This commentary was written sometime around 2010.
If you are looking for DEMO DISC QUALITY SOUND with music every bit as wonderful, look no further — this is the record for you.
If I had one song to play to show what my stereo can really do, For What It’s Worth on a Hot Stamper copy would probably be my choice. I can’t think of any material that sounds better. It’s amazingly spacious and open, yet punchy and full-bodied the way only vintage analog recordings ever are.
This one being from 1970 fits the bill nicely.
Side two of this album can be one of THE MOST MAGICAL sides of ANY record — when you’ve got a killer copy. I don’t know of any other record like it. It seems to be in a class of its own. It’s an excellent test disc as well. All tweaks and equipment changes and room treatments must pass the Stillness test.
To fail to make this record sound better is to fail completely. The production is so dense, and so difficult to reproduce properly, that only recently have I begun to hear just how good this record can sound. There is still plenty to discover locked in these grooves, and I enthusiastically accept the challenge to find all the sounds that Sergio created in the studio, locked away in the 40 year old vinyl.
A Very Special Record
Stillness checks off quite a few of our favorite boxes here at Better Records:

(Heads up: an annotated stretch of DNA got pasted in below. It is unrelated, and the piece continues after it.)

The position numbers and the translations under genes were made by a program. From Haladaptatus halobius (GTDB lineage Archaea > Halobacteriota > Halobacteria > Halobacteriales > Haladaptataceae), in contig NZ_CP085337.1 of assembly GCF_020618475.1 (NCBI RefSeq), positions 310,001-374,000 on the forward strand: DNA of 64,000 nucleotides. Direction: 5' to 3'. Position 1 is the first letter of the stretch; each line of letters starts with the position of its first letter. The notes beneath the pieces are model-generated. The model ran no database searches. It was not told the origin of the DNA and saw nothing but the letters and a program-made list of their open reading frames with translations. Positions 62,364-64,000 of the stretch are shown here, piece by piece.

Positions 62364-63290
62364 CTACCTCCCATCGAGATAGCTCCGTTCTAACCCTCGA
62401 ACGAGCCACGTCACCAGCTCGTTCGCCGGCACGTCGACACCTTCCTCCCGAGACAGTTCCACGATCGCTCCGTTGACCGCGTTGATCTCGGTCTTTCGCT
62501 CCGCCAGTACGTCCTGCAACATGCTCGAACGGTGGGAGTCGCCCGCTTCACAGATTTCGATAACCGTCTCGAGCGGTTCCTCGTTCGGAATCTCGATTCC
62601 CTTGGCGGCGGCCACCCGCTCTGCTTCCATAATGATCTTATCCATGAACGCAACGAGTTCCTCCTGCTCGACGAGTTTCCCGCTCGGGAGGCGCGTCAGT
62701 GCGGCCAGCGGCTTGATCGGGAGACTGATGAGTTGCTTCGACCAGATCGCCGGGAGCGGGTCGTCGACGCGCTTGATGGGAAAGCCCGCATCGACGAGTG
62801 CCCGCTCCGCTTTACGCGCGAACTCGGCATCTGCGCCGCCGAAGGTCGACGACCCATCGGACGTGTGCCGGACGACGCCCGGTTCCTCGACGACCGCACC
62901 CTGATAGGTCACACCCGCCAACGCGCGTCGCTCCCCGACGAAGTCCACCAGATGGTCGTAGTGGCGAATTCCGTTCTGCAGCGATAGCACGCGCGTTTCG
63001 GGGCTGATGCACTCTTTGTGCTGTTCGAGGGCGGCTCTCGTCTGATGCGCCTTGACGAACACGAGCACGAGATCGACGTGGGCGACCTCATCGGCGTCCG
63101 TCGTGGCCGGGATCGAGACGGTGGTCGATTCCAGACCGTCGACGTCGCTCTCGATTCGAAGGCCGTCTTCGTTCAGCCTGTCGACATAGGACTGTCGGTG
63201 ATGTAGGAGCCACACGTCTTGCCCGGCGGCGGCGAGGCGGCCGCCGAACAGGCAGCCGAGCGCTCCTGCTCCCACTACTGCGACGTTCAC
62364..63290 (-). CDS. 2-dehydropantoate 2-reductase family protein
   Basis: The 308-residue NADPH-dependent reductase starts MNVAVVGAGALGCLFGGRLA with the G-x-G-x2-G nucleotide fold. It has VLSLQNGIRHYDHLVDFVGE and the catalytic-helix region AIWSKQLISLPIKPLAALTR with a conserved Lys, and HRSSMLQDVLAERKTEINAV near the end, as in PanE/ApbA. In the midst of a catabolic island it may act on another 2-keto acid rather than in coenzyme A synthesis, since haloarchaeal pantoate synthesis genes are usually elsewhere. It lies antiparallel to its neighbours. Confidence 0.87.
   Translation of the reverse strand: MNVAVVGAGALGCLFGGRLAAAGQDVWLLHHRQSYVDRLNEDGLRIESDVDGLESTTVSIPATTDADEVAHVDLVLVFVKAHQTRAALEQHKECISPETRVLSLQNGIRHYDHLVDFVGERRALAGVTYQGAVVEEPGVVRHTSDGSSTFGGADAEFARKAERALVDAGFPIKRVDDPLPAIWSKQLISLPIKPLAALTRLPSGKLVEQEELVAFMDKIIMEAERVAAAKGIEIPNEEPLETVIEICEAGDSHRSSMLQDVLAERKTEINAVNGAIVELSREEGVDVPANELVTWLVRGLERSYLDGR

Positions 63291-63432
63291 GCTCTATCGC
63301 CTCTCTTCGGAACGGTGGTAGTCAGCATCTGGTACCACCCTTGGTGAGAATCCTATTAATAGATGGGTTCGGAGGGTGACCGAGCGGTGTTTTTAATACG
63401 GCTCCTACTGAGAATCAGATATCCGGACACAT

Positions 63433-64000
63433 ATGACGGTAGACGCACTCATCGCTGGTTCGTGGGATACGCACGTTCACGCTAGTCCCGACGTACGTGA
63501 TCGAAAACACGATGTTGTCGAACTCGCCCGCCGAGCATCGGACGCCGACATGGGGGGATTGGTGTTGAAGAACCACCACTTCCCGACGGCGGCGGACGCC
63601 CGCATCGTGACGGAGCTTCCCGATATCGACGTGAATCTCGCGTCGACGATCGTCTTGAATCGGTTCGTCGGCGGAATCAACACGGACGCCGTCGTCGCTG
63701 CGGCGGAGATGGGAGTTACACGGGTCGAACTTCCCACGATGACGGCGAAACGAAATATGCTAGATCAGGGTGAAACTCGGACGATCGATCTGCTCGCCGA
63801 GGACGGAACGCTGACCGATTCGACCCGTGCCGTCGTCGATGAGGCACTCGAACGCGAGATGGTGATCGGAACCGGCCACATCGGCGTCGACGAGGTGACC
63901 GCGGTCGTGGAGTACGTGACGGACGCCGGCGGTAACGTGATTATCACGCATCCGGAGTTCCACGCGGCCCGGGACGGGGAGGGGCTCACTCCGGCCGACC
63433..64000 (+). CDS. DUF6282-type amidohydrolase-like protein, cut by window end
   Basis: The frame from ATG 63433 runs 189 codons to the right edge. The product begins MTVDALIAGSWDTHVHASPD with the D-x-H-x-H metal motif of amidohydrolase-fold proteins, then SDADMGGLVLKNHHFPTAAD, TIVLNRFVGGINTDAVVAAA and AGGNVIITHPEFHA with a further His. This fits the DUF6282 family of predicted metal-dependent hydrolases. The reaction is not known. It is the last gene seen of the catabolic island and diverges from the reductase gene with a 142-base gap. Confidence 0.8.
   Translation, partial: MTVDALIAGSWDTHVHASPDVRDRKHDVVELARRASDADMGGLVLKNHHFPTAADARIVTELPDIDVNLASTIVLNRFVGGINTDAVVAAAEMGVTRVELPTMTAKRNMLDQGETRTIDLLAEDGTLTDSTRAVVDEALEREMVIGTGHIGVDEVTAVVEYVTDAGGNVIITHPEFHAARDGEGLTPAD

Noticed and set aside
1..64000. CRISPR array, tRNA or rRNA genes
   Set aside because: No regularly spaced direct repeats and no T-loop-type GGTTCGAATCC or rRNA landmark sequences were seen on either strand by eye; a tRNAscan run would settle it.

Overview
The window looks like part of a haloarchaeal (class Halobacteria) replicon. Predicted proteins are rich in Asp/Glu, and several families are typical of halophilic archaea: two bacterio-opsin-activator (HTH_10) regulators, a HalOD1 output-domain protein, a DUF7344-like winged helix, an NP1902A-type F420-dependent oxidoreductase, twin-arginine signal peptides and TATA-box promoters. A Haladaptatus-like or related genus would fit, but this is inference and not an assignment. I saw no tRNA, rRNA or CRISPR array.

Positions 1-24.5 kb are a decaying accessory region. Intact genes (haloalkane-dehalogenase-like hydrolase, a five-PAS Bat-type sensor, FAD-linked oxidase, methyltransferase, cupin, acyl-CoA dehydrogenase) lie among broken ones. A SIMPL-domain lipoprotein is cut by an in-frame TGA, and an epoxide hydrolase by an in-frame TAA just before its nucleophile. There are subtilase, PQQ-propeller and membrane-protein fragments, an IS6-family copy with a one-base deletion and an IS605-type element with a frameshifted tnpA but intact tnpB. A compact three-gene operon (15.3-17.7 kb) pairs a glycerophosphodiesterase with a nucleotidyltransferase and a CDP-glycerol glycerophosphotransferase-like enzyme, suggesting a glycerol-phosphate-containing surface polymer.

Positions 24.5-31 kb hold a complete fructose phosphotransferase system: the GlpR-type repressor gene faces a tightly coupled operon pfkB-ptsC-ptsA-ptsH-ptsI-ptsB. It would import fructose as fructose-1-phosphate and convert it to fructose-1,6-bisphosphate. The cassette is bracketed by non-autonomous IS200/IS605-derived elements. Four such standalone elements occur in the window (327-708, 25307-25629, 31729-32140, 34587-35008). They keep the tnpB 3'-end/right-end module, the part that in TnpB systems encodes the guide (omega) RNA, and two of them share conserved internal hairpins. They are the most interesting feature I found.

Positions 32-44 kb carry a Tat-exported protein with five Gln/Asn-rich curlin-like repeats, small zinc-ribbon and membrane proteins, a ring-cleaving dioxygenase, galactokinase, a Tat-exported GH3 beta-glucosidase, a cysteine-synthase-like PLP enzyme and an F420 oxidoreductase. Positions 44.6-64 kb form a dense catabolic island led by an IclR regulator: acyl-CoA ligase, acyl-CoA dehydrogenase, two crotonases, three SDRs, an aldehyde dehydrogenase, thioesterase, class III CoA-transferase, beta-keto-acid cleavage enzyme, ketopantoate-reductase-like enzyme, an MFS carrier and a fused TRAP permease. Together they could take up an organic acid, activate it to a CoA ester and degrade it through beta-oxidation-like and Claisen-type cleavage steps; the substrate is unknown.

- It’s a Personal Favorite
- It’s a Masterpiece of Rock and Pop
- It’s Part of the Core Collection of Well Recorded Rock & Pop Albums
- It’s a Record We’ve Discovered with (Potentially) Excellent Sound
- It’s a Record that Sounds Best on Big Speakers at Loud Levels
- It’s a Rock and Pop Demo Disc
- It’s a Top Test Disc
Allow me to quote a length a wonderful review from Brasil66.com.
A radical departure from anything that had gone before, Stillness remains the one album that Brasil ’66 fans either love or hate. Most complaints about it center on the fact that the familiar bossa sound of the earlier records was now mostly gone.
Nonetheless, Stillness is arguably one of the most fluid albums of Mendes’ career. It takes its cue from the work of many of the singer/songwriters of the day (Carole King, James Taylor, Joni Mitchell, etc.), with thoughtful lyrics and often delicate arrangements. It is a almost a concept album, with the theme expressed in the title song — the words of which are even printed on the front cover — and an outdoorsy, peaceful feeling running through many of the other lyrics. (This feeling is also reflected in the cover photos, which were shot in a rural setting.)
Stillness is also Lani Hall’s final album with Mendes; she left the group during these sessions and was replaced by Gracinha Leporace, who does lead vocals on several songs. Standout tracks include “Chelsea Morning” and “Viramundo,” both of which contain traces of the earlier Brasil ’66 sound; “Righteous Life” and Buffalo Springfield’s “For What It’s Worth,” both of which reflect the mood of late ’60s America through their lyrics; and the very pretty “Sometimes in Winter,” featuring an elegant orchestral arrangement by Dick Hazard.